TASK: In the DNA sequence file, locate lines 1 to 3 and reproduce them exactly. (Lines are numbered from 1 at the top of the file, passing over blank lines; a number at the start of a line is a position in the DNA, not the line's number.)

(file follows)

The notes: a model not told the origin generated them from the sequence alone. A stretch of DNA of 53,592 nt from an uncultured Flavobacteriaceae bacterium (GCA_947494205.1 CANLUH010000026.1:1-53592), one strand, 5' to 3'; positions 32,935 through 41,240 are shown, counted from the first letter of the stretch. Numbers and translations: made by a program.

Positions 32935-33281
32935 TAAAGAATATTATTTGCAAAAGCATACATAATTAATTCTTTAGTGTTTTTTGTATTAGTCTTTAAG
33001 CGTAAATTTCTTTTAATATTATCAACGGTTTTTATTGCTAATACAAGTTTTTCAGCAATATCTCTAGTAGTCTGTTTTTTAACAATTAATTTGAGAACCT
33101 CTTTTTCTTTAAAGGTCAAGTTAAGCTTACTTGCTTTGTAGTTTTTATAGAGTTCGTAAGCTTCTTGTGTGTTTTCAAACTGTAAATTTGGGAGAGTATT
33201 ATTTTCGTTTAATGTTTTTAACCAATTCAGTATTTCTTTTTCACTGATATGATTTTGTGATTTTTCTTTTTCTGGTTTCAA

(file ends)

The notes: a model not told the origin generated them from the sequence alone. A stretch of DNA of 53,592 nt from an uncultured Flavobacteriaceae bacterium (GCA_947494205.1 CANLUH010000026.1:1-53592), one strand, 5' to 3'; positions 32,935 through 41,240 are shown, counted from the first letter of the stretch. Numbers and translations: made by a program.

Positions 32935-33281
32935 TAAAGAATATTATTTGCAAAAGCATACATAATTAATTCTTTAGTGTTTTTTGTATTAGTCTTTAAG